Bucks Co. on hook for $68M from suit
Gubernick retired in February 2011 and now works as a corrections consultant. Gubernick did not respond to multiple email and voicemail messages.
Attorneys representing the county in July asked the court to reconsider the jury award, a precursor to filing an appeal with the U.S. Court of Appeals for the Third Circuit. Among the requests is for a new trial, citing grounds including that the jury verdict contradicted the “great weight of evidence,” and the jury instructions on what constitutes “willfulness” were “erroneous and severely prejudicial.”
Bucks County disagreed with the court’s interpretation that it willfully violated the Criminal History Records Information Act, known as CHRIA, through “reckless disregard or indifference.” Officials have said the online tool was created to give victims a way to verify the whereabouts of defendants accused of crimes against them.
The 1980 law bars agencies that are not law enforcement, including county jails, from sharing criminal records with the public. It imposes a mandatory punitive penalty of $1,000 to $10,000 for each violation.
The five-day jury trial in May stemmed from a lawsuit filed by Daryoush Taha, a Sicklerville, New Jersey, man whose personal information and mugshot appeared on the county’s inmate lookup tool 11 years after his 1998 arrest was expunged. The lawsuit was given class-action status, allowing thousands of people incarcerated at the jail between 1938 and 2013 to join. Each booking record constituted an individual CHRIA violation, the jury ruled.
The inmate lookup tool still exists, but in 2013, after the lawsuit was filed, the county removed virtually all personal information and mugshots. website content saw no legal issues; and that other county inmate lookup tools posted the same or similar content.
Yet trial transcripts and court documents show that Fulton, who was promoted in 2017, had concerns about posting FBI and state identification numbers, unique identifiers assigned to individuals with a criminal record.
Fulton testified that he knew through his Commonwealth Law Enforcement Assistance Network training that FBI and SID numbers were confidential and could not be publicly released. He also testified that the county’s JNET Terminal Agency Coordinator manual listed the two numbers as confidential.
A copy of a 2008 meeting minutes for the county Information Services Department, which Fulton attended and the first version of the inmate lookup tool was discussed, noted that the Department of Corrections wanted SID and FBI numbers removed. They were not.
At trial, Fulton testified that his concerns about posting those inmate numbers were satisfied after he consulted with other law enforcement sources. But he added that Pennsylvania State Police told him those inmate numbers might be protected under CHRIA, according to trial transcripts.
A Jan. 24, 2011, email exchange between Fulton and Gubernick about the inmate lookup tool also suggests there were lingering questions, according to a copy of the email obtained by the Bucks County Courier-Times.
“The Inmate Look-Up tool publishes the DOB, SID, FBI# and marital status should these be public records?” Fulton wrote.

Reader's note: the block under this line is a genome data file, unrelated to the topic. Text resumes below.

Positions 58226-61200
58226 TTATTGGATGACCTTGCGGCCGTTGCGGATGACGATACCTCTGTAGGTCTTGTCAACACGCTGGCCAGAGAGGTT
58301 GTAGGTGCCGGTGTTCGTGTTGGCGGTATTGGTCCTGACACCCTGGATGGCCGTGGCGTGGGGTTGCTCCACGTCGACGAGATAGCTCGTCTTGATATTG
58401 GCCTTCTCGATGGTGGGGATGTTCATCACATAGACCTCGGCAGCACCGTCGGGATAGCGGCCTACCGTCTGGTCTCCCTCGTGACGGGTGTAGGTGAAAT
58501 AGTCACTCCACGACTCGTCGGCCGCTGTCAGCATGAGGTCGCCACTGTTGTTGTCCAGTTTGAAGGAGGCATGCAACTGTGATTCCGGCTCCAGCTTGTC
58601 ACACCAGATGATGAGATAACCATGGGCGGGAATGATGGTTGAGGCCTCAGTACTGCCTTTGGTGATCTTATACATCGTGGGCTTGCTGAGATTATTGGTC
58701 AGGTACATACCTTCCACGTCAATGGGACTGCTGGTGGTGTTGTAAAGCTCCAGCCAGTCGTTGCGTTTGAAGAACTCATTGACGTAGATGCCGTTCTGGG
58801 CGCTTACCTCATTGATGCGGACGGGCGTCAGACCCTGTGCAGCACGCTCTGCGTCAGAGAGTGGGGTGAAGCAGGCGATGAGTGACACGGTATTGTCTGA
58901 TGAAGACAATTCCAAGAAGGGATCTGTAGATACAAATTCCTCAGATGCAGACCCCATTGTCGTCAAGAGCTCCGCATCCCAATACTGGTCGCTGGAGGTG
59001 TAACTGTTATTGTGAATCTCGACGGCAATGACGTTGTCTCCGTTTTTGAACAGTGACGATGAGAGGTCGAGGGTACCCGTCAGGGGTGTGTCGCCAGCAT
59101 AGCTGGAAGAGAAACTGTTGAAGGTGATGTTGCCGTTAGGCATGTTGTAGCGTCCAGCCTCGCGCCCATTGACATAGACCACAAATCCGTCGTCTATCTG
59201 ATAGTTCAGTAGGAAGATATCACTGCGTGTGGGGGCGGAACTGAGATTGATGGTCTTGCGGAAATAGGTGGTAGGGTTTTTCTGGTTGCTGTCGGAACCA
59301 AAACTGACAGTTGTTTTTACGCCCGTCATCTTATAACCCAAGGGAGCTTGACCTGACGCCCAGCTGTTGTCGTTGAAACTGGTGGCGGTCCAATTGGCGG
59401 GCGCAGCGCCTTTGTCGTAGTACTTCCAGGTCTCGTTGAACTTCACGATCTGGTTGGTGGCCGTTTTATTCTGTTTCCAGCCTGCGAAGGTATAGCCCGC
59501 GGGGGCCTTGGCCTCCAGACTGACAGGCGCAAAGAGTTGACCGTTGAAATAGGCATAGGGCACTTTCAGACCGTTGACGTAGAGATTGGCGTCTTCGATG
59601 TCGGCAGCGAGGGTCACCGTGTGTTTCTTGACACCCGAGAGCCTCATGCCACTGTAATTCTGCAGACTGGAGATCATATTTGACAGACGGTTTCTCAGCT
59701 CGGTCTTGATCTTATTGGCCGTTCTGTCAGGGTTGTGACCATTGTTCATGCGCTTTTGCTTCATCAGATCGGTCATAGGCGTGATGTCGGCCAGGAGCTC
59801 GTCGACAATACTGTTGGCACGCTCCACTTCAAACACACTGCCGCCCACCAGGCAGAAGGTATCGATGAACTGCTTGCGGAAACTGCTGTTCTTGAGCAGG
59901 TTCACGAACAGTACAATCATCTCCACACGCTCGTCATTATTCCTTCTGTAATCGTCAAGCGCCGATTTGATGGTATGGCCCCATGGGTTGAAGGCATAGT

Fifteen minutes later, Gubernick replied: “Are they protected? I don’t think so just no SS#.”
Two minutes later, Fulton responded, “I remember talking about this year’s [sic] ago. I guess I’m too conservative thinking when I see these numbers out there”
Gubernick testified during the trial that he had taken the same specialized training on CHRIA as Fulton, including what criminal history information could only be shared with other law enforcement agencies, transcripts show. He testified he had never read the law or the Pennsylvania Attorney General’s Office CHRIA handbook.
“If [Gubernick] had read the handbook and reached an erroneous decision, an honest mistake, we wouldn’t be here,” Taha lead attorney Theodore Schaer said in his closing argument, according to transcripts. “Same thing with Captain Fulton. He read the handbook in 2003 and hadn’t read it again until this lawsuit, when he expressed his reservations, when he expressed his concerns, when they both did in their email. That’s being indifferent to their obligations.”
The conflicting testimony is among the reasons Bucks County faces an uphill battle in overturning the damage award, according to one veteran legal scholar who specializes in class-action lawsuits.
“There is zero chance of the county prevailing at this stage,” said Ken Jacobsen, a professor specializing in class-action and mass tort litigation at Temple University’s Beasley School of Law who is familiar with the Taha class-action suit.
Jacobsen said it is unlikely the Third Circuit will reverse the lower court’s interpretation of “willful” actions since nothing in the law suggests a willful violation requires the intent to cause harm.
“The county is arguing a standard that appears nowhere in the statute, and it is difficult, if not impossible, to prove ‘subjective’ misconduct,” Jacobsen said.
He added the county’s argument that the damage award is excessive also likely won’t hold up in appeal.
“The Third Circuit already has ruled previously in this case that, contrary to the county’s argument, the Pennsylvania Legislature saw fit to allow punitive damages under CHRIA, even in the absence of any actual injury or compensable harm to the named plaintiff or other class members, so I think that argument by the county is DOA on appeal,” he said.